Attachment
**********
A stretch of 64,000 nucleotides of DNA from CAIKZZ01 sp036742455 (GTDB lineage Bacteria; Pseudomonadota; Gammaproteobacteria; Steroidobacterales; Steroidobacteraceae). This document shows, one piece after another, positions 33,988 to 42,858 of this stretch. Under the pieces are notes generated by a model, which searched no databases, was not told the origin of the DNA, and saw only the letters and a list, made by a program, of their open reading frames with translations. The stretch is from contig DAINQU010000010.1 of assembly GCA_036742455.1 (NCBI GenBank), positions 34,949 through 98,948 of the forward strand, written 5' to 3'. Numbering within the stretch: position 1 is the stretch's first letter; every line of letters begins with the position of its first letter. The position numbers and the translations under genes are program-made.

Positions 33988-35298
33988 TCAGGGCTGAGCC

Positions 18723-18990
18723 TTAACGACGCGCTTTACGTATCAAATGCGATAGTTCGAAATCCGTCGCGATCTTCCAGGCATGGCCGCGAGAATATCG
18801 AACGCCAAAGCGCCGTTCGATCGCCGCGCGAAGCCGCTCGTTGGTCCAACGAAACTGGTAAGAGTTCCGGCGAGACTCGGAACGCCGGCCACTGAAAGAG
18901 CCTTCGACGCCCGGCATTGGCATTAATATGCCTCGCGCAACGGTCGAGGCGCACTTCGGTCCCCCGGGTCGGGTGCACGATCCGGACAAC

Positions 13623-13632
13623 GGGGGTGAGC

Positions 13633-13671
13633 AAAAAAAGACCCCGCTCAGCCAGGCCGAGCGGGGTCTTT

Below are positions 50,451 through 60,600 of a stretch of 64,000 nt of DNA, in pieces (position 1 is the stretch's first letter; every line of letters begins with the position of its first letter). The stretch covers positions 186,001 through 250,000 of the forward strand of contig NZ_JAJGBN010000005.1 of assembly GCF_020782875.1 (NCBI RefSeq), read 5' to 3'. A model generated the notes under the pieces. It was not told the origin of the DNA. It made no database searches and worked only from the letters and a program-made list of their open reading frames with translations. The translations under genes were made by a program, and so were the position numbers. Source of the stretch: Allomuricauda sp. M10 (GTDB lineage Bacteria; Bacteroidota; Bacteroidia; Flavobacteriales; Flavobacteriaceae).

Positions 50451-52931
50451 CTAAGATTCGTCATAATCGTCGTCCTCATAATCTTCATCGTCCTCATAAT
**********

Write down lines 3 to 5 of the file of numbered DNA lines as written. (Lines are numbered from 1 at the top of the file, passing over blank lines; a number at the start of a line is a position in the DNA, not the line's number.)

33988 TCAGGGCTGAGCC

Positions 18723-18990
18723 TTAACGACGCGCTTTACGTATCAAATGCGATAGTTCGAAATCCGTCGCGATCTTCCAGGCATGGCCGCGAGAATATCG